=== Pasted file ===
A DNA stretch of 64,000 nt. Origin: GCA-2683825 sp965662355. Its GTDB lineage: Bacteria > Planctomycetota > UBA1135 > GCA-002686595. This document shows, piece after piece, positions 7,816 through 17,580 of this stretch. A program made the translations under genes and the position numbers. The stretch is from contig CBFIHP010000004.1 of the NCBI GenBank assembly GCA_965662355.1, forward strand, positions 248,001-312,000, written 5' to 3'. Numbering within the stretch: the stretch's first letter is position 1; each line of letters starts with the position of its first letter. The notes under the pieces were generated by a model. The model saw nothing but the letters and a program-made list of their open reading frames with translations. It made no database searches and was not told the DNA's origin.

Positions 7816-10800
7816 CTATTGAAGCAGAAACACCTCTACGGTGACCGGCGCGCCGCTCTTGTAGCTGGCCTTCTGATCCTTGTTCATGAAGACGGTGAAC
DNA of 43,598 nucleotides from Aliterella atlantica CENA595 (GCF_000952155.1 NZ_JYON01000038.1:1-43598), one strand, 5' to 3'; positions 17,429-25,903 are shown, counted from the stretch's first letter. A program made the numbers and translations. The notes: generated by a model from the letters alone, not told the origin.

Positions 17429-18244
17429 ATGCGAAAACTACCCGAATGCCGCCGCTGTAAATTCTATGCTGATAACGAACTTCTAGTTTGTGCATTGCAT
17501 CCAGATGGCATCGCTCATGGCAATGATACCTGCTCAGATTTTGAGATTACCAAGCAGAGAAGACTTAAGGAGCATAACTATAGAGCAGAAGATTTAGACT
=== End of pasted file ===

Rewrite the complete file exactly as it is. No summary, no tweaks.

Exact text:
A DNA stretch of 64,000 nt. Origin: GCA-2683825 sp965662355. Its GTDB lineage: Bacteria > Planctomycetota > UBA1135 > GCA-002686595. This document shows, piece after piece, positions 7,816 through 17,580 of this stretch. A program made the translations under genes and the position numbers. The stretch is from contig CBFIHP010000004.1 of the NCBI GenBank assembly GCA_965662355.1, forward strand, positions 248,001-312,000, written 5' to 3'. Numbering within the stretch: the stretch's first letter is position 1; each line of letters starts with the position of its first letter. The notes under the pieces were generated by a model. The model saw nothing but the letters and a program-made list of their open reading frames with translations. It made no database searches and was not told the DNA's origin.

Positions 7816-10800
7816 CTATTGAAGCAGAAACACCTCTACGGTGACCGGCGCGCCGCTCTTGTAGCTGGCCTTCTGATCCTTGTTCATGAAGACGGTGAAC
DNA of 43,598 nucleotides from Aliterella atlantica CENA595 (GCF_000952155.1 NZ_JYON01000038.1:1-43598), one strand, 5' to 3'; positions 17,429-25,903 are shown, counted from the stretch's first letter. A program made the numbers and translations. The notes: generated by a model from the letters alone, not told the origin.

Positions 17429-18244
17429 ATGCGAAAACTACCCGAATGCCGCCGCTGTAAATTCTATGCTGATAACGAACTTCTAGTTTGTGCATTGCAT
17501 CCAGATGGCATCGCTCATGGCAATGATACCTGCTCAGATTTTGAGATTACCAAGCAGAGAAGACTTAAGGAGCATAACTATAGAGCAGAAGATTTAGACT